Jeremy J. Jones – Stranded in Thought

July 5, 2010

10 minutes to Oregon

Filed under: Miscellaneous — Jeremy @ 12:41 pm

Willamette River from Parrot Mountain, copyright © M.O. Stevens

After my morning workout in the gym this morning I decided to head out for a drive, searching to find Snake Den State Park in nearby Johnston, Rhode Island. I drove around it for a bit, never finding the parking lot and access to the trails. (This appears to be because the directions from the site are inaccurate; I believe the entrance to be on another road than the one named in the aforementioned directions.)

But what was interesting was what I did find. I drove up Route 6 (the ever-winding highway that travels east from Bishop, California to Provincetown, Massachusetts), and turned onto Brown Avenue.

Once I did that, I nearly immediately came across farmland and felt transported 3,000 miles to Oregon’s Willamette Valley, where I grew up. I felt a sense of nostalgia as I drove along that country road for a few minutes.

Eventually, I gave up trying to find the entrance to the park and instead resolved to find it another time. But that was a great start to my day, and sent me off to find this great shot from M.O. Stevens.


June 2, 2010

New month, starting the new challenge

Filed under: Miscellaneous,Writing — Jeremy @ 5:19 pm

So last month I created a goal to surpass my highest number of posts to date. It’s not a great goal, because it’s a very good way to get a lot of crap put up on my blog this month. But I’m going to do it anyway, when something strikes my fancy.

I’m working on my craft series now, starting with plot. I need to get a couple of books on that, and really study and learn. It’s going to be great fun.

I’ve also got other ideas for posts. One thing that comes to mind is the sheer number of available markets we can submit to. It’s staggering.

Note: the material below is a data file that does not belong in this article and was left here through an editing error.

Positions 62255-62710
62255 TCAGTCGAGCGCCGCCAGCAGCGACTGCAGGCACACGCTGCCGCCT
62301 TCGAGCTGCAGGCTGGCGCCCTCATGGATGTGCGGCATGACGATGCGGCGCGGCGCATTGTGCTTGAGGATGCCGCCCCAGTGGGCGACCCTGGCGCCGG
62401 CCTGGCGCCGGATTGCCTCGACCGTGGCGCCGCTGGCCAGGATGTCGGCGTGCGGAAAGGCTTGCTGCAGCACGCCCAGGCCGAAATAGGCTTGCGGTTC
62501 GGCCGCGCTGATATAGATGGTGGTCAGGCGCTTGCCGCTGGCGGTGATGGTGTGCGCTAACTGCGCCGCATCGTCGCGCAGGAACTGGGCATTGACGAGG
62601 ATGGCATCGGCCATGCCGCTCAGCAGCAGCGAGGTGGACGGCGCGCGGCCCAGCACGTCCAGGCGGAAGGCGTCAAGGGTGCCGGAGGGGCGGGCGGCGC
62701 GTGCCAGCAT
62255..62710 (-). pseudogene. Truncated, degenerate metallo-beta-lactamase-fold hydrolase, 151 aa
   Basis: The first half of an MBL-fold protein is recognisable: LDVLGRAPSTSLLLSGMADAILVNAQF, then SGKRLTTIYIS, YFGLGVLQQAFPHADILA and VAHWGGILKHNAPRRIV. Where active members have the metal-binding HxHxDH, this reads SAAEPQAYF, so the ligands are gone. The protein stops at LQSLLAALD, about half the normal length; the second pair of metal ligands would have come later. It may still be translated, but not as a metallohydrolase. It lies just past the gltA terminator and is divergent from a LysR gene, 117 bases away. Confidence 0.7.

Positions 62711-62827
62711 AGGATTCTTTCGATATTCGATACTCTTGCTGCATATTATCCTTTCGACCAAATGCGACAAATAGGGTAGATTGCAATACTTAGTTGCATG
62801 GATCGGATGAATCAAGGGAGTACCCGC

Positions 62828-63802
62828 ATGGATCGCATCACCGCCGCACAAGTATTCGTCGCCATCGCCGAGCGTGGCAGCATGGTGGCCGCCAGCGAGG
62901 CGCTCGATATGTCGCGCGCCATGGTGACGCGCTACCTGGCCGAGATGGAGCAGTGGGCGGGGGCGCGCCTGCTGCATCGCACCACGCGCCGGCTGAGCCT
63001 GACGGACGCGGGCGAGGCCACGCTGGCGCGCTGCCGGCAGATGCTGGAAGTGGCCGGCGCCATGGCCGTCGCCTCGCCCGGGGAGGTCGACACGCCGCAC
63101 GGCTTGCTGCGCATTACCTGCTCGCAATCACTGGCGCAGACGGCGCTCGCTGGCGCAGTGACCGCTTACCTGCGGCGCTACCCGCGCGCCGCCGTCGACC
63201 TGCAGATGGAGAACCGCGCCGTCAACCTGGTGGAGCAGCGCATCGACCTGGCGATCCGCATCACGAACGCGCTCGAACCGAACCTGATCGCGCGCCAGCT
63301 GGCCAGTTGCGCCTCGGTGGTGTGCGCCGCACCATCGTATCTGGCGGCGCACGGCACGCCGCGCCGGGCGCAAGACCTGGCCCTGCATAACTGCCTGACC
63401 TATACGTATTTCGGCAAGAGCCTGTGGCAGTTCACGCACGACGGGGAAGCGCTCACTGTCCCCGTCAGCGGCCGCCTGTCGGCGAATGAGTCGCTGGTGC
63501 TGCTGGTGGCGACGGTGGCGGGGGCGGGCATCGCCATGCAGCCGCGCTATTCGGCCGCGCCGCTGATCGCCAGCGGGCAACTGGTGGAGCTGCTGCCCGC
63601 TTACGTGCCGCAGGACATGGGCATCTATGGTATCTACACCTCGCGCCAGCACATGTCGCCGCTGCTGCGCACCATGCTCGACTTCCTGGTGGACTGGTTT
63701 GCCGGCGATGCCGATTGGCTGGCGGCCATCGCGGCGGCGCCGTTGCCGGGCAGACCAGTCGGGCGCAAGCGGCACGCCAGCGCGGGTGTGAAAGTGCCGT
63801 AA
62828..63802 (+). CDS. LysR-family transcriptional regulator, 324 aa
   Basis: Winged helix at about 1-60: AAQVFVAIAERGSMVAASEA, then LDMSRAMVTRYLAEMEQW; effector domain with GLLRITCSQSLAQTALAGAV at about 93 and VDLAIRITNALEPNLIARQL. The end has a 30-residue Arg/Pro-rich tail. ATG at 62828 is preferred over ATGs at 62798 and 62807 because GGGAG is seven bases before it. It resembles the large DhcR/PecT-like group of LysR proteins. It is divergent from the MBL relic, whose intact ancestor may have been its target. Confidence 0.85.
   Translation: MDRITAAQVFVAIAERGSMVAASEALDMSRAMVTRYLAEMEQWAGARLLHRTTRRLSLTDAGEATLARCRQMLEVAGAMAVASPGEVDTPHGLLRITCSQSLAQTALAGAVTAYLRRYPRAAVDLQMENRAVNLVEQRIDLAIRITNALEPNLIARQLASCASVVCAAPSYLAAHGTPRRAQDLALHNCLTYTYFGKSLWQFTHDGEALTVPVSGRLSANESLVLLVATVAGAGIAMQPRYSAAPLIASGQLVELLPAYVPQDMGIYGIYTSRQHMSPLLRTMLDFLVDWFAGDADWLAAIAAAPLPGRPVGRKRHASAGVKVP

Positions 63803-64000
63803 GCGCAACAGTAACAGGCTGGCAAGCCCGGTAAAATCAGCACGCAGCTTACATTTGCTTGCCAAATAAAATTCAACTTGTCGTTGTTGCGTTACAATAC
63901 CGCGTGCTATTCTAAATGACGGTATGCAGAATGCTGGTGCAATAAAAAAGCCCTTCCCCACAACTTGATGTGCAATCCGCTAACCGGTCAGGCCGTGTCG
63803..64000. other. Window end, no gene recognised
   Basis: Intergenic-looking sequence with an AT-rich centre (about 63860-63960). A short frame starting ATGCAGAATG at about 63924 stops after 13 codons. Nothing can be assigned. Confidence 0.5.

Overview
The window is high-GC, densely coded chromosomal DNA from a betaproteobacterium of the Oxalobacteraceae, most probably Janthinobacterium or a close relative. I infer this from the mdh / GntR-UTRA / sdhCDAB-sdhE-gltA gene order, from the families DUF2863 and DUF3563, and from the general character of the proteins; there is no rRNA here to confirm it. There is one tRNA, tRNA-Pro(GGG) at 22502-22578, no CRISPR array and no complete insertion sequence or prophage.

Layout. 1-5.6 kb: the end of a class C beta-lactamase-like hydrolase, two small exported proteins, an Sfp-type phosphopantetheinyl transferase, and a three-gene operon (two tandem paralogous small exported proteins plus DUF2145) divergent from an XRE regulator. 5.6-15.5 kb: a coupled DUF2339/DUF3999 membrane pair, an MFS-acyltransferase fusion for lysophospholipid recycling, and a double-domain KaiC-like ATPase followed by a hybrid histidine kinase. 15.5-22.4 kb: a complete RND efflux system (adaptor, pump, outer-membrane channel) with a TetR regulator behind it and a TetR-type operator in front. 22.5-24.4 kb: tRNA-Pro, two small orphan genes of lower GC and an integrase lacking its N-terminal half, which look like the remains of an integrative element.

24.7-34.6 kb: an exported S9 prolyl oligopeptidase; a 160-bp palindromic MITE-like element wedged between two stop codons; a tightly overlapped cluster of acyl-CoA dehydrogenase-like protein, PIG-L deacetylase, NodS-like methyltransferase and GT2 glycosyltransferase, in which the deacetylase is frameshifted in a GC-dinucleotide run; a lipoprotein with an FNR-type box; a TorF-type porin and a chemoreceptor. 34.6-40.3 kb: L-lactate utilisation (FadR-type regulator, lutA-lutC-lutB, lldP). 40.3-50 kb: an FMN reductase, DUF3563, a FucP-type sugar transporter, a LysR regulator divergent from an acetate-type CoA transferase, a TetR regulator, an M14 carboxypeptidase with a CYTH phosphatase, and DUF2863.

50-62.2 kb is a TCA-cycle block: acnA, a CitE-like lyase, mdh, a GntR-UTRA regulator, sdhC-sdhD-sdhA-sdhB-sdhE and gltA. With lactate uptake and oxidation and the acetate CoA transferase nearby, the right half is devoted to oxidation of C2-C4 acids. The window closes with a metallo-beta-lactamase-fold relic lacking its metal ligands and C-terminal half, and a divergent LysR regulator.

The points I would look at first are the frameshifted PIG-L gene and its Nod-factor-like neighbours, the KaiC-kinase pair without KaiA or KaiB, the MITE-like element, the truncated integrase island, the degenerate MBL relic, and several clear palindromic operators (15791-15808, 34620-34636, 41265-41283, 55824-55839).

Another thing is the ease with which we can find the names of editors in the field, at magazines, major New York publishers, e-zines, and so on. These people want to be found, but just not by everyone in the whole world. So they make it a little bit difficult, but not impossible. We just have to know where to look. Veteran writers tell us the right places all the time; we just have to be listening when they say it.

So I’m off to study plot for a couple of hours, with dinner somewhere in the middle, and then I have a few short stories that will be submitted before the end of tonight. They’ve all been written some time in the past two or three years, but have sat stagnant. Time to submit and see what I get. Rejections, or rather their format, will tell me what the problems are.

Of course, I could end up with the opposite problem, and they all get accepted. That’s not likely, but it’d be a nice problem to have. I’m told that writers are terrible judges of their own work, and they should let the editors decide.

So be it.

January 11, 2010

Where do you get all your ideas?

Filed under: Miscellaneous,Thoughts — Jeremy @ 8:58 pm
Work, work, work

Image copyright © 2009 Jeremy J. Jones

Too many times to count, I’ve read or heard published authors say that by far the most common question they are asked is, “Where do you get your ideas?” or some variation on that. Invariably these writers say that it’s not coming up with ideas but finding the time to write the stories the ideas generate before new ideas occur that is the problem.

I’ve really got a fire burning under my tokus the last couple of weeks, and it is due to my own drive, but considerable thanks are due to Dean Wesley Smith’s series on motivation.

I decided that I want to start working on a longer story that I’ve been kicking around, mostly because I love the idea and because my niece and nephew are aching to read it. So I went looking for my notes on the story.

I’m apparently like most writers; we all keep many notebooks, notepads, electronic versions, and sticky notes, all with scribbles about various projects and topics. As I flipped and clicked through everything, I realized that I have literally dozens of story ideas documented, in various states of development. I became overwhelmed briefly, before realizing that this is a good thing. I could work four hours a day for the rest of the year and not finish writing everything.